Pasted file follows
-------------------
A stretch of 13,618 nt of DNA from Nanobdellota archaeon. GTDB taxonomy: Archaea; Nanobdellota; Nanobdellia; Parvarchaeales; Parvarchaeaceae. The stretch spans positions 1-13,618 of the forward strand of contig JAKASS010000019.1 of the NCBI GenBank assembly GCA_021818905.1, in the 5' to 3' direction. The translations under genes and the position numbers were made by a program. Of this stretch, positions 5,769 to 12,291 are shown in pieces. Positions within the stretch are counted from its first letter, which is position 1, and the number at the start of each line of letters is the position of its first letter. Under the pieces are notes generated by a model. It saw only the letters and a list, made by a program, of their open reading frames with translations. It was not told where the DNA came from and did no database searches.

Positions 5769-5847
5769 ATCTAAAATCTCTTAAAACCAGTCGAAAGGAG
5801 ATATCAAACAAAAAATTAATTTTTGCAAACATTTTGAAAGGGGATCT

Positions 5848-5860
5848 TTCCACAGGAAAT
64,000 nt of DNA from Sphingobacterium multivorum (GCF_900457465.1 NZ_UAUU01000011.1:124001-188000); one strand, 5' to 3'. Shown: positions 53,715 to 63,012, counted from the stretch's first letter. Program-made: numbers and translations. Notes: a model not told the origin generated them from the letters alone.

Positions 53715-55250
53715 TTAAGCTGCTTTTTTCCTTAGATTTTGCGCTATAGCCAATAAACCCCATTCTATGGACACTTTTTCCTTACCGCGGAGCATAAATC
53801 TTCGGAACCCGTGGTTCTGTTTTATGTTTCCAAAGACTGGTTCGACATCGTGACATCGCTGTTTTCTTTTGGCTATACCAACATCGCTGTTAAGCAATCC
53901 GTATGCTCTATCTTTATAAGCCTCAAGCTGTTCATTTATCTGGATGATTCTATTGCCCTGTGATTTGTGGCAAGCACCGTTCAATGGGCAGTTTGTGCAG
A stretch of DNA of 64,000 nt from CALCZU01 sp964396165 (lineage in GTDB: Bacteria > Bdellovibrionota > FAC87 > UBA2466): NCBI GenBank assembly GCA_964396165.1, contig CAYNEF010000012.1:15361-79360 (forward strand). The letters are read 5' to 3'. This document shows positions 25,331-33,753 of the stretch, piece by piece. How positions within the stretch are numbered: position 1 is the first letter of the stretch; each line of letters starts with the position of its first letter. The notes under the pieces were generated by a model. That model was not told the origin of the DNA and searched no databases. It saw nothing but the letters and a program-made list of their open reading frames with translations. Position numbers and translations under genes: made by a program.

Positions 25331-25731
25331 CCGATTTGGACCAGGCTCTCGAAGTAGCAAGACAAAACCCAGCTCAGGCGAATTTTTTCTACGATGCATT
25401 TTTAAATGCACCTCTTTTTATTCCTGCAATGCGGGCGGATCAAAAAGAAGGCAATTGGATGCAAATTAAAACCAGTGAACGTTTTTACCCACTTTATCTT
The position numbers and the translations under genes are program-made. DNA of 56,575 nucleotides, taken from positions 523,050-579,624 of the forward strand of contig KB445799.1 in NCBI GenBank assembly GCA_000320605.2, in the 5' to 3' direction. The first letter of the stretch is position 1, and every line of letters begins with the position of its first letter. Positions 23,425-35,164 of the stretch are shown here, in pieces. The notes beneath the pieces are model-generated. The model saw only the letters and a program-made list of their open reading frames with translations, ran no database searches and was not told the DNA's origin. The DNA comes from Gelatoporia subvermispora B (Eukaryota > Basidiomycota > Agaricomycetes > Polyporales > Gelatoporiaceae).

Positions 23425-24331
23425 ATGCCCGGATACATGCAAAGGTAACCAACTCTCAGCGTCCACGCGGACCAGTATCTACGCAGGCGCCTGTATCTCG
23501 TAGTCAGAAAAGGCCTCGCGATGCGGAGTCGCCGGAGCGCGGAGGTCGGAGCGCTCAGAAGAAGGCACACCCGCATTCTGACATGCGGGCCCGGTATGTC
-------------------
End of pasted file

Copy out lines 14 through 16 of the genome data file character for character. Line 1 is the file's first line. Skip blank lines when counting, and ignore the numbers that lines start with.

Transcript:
25331 CCGATTTGGACCAGGCTCTCGAAGTAGCAAGACAAAACCCAGCTCAGGCGAATTTTTTCTACGATGCATT
25401 TTTAAATGCACCTCTTTTTATTCCTGCAATGCGGGCGGATCAAAAAGAAGGCAATTGGATGCAAATTAAAACCAGTGAACGTTTTTACCCACTTTATCTT
The position numbers and the translations under genes are program-made. DNA of 56,575 nucleotides, taken from positions 523,050-579,624 of the forward strand of contig KB445799.1 in NCBI GenBank assembly GCA_000320605.2, in the 5' to 3' direction. The first letter of the stretch is position 1, and every line of letters begins with the position of its first letter. Positions 23,425-35,164 of the stretch are shown here, in pieces. The notes beneath the pieces are model-generated. The model saw only the letters and a program-made list of their open reading frames with translations, ran no database searches and was not told the DNA's origin. The DNA comes from Gelatoporia subvermispora B (Eukaryota > Basidiomycota > Agaricomycetes > Polyporales > Gelatoporiaceae).